How we won the fight to make ourselves heard – the voices of Brixton tell their story

By Toby Porter

Coldharbour – a virtual reality film which really does show what the reality was like. Brixton Library, SW2 1JQ from October 18-27 and from November 14-16 *****

It’s been home to a lion of black consciousness, a glittering pop icon and the ultimate in dull prime ministers.

Linton Kwesi Johnson, David Bowie and John Major have lived in streets a few yards apart.

But it is the people who have lived there who gave colour to the creativity and ambition of those globally known residents.

“Go to any part of the world and mention Brixton and it resonates. It stands for something. It is a beacon of what’s possible,” says Paul Reid, one of dozens of Brixton residents who features in a virtual reality documentary that takes viewers beneath the skin of Brixton: Coldharbour.

Coldharbour is a 360˚ VR film that takes viewers under the skin of Brixton’s Coldharbour Ward. The immersive film forms the centerpiece to a broader oral history exhibition at the Brixton Library that takes viewers on an immersive tour of Coldharbour Lane and the Brixton Markets, meeting people along the way who have shaped Brixton’s strong and symbolic cultural fabric over several decades. 

Produced by the Independent Film Trust and Booted & Rooted, the participatory project has involved local people at every stage of the production process. The Coldharbour project started with six months of free workshops in research, 360˚ storytelling, recording oral histories and exhibition curation. From these workshops, over twenty local participants signed up to join the community production team that produced the final film and exhibition. 

The Coldharbour project takes viewers on a journey through Brixton Market to the Express Cafe in Market Row, Universal Roots Records, Coldharbour Lane, Railton Road (the Frontline), and the Sports and Social Club. Along the way, we meet Alex Wheatle, S I Martin, Felix Buxton (Basement Jaxx), Ricky Ranking (musician), George Lightfoot (Nasty Rockers), Linda Bellos (First Black Leader of Lambeth Council), Michael Groce (poet), the Legs Eleven Sound System and the Brixton Immortals Dominoes Team, as well as market traders and customers.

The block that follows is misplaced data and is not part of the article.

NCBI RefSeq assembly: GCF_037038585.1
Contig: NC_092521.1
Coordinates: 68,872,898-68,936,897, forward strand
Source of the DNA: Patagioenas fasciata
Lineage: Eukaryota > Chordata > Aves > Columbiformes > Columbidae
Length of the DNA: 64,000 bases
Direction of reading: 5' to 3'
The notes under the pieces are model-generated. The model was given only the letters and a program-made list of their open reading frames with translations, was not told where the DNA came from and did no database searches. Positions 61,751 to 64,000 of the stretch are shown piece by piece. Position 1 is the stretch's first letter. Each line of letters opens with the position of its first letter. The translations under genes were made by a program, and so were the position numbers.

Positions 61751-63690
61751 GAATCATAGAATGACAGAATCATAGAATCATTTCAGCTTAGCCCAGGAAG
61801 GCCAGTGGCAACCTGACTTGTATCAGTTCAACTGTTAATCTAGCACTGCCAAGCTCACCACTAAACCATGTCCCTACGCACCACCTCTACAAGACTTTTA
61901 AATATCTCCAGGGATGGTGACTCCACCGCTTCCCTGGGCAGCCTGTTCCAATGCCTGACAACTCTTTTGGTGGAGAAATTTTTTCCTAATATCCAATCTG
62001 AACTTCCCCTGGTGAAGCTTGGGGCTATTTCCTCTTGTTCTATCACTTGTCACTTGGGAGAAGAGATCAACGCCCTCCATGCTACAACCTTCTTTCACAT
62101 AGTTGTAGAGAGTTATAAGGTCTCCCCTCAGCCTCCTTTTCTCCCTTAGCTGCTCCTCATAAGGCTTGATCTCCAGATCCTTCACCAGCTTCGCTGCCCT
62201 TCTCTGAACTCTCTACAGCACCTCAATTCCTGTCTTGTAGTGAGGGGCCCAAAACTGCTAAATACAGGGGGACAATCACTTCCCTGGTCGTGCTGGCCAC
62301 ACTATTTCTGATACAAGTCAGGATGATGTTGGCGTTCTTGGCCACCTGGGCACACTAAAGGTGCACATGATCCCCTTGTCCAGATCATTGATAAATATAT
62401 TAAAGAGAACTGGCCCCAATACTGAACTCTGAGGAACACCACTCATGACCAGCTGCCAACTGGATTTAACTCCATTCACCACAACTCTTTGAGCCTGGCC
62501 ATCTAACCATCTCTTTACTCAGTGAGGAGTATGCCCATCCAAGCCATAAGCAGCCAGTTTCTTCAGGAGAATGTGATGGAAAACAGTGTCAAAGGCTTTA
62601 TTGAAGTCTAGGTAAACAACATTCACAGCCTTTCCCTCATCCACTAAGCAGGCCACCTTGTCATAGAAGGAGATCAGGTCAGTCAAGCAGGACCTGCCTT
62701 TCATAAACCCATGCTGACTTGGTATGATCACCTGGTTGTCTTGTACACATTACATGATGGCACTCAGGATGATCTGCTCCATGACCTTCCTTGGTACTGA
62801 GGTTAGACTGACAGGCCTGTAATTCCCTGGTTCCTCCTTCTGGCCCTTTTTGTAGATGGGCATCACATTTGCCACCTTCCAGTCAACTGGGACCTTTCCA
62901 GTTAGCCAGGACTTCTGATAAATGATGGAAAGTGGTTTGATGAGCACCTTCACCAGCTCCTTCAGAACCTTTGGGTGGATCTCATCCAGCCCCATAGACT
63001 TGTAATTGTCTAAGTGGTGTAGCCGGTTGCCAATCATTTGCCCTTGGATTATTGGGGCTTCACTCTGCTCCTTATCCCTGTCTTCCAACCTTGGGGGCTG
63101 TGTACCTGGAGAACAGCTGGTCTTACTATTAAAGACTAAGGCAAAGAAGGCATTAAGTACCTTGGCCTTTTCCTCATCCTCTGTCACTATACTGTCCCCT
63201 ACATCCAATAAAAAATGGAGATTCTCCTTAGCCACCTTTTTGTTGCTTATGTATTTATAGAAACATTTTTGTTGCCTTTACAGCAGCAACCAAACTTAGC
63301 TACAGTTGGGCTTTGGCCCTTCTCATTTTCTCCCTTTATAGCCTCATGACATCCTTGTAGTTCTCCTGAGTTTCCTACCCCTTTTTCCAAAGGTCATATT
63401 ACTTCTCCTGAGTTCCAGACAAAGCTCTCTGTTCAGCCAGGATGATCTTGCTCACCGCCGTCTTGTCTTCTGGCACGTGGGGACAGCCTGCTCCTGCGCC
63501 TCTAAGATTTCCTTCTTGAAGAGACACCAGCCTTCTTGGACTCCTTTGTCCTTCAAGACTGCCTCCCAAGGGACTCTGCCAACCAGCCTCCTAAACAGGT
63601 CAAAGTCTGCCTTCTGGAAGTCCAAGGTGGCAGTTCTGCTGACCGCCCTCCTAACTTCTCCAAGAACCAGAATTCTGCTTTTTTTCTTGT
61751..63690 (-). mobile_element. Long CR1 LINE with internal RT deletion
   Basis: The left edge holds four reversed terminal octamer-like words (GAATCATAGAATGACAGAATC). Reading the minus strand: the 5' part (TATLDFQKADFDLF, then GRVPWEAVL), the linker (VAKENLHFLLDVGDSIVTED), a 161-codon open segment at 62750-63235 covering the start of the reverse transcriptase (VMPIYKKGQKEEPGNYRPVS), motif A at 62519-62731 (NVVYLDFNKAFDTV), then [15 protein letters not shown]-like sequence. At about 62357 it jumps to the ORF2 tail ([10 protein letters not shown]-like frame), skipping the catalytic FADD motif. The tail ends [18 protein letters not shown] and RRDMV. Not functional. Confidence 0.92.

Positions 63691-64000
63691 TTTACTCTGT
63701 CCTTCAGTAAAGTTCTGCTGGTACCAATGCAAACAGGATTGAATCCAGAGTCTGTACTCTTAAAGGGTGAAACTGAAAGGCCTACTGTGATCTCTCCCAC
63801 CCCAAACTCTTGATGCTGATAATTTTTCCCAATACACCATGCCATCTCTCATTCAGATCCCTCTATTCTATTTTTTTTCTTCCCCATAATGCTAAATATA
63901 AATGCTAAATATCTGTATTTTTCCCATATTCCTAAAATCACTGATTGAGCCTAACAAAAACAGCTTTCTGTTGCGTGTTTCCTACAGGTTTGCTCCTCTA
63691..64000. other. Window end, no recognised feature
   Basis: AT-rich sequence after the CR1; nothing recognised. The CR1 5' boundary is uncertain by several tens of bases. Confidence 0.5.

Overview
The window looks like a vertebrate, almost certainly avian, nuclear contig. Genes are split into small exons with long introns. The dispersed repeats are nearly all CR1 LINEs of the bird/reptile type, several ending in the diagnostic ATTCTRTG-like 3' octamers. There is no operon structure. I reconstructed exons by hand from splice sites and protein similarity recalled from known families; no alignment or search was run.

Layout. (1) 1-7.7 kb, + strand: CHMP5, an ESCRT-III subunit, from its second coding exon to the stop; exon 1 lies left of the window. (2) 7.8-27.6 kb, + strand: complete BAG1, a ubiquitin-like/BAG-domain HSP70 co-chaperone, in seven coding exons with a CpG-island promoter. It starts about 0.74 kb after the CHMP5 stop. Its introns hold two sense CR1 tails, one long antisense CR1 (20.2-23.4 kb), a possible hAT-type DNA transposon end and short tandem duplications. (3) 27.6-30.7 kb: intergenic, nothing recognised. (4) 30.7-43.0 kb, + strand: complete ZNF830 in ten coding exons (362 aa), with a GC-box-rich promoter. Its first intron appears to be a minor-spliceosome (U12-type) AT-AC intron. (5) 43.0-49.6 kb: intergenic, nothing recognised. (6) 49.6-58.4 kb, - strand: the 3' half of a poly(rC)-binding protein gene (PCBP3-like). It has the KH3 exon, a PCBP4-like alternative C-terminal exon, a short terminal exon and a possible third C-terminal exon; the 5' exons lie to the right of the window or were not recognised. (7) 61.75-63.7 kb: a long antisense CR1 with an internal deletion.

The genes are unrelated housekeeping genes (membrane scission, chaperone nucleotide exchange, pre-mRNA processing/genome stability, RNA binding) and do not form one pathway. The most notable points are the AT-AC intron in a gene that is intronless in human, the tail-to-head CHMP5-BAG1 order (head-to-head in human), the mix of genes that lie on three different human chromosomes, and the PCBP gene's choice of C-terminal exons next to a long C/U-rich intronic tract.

“It was incredible watching just a few untold stories that make up the history and fabric of Brixton and I am honoured to be part of it”, said Author, Alex Wheatle. “I really hope this documentary inspires others to record their own experiences. What it has taught me is that all of our personal narratives are important and as valid as anyone else’s.”

Community production team member Michelle described the process as “an amazing opportunity to meet people from all walks of life and creatively work on a project together that benefits the community as a whole.”

The production process has offered an intensive training opportunity that will enable more heritage and VR projects to be made locally in the future. 

But more than that, it is a highly charged and emotional journey around some of the characters and places which make Brixton so vivacious and fascinating – with some astounding performances thrown in.

The project was supported by the Heritage Lottery Fund and by the University of the Arts London. 

To find out more about the project and to book a place at the exhibition, go to independentfilmtrust.org/coldharbour or follow @independentfilmtrust on Instagram.

The Independent Film Trust (IFT) is a UK charity that supports the cause of independent film production. The IFT exists to empower those typically underrepresented in mainstream media and cinema to use film as a powerful tool for self-expression and social interaction.   

  • The Coldharbour project will be exhibited at the Brixton Library, SW2 1JQ from October 18th to October 27th and from November 14th to 16th at International House Brixton, SW97 QD.

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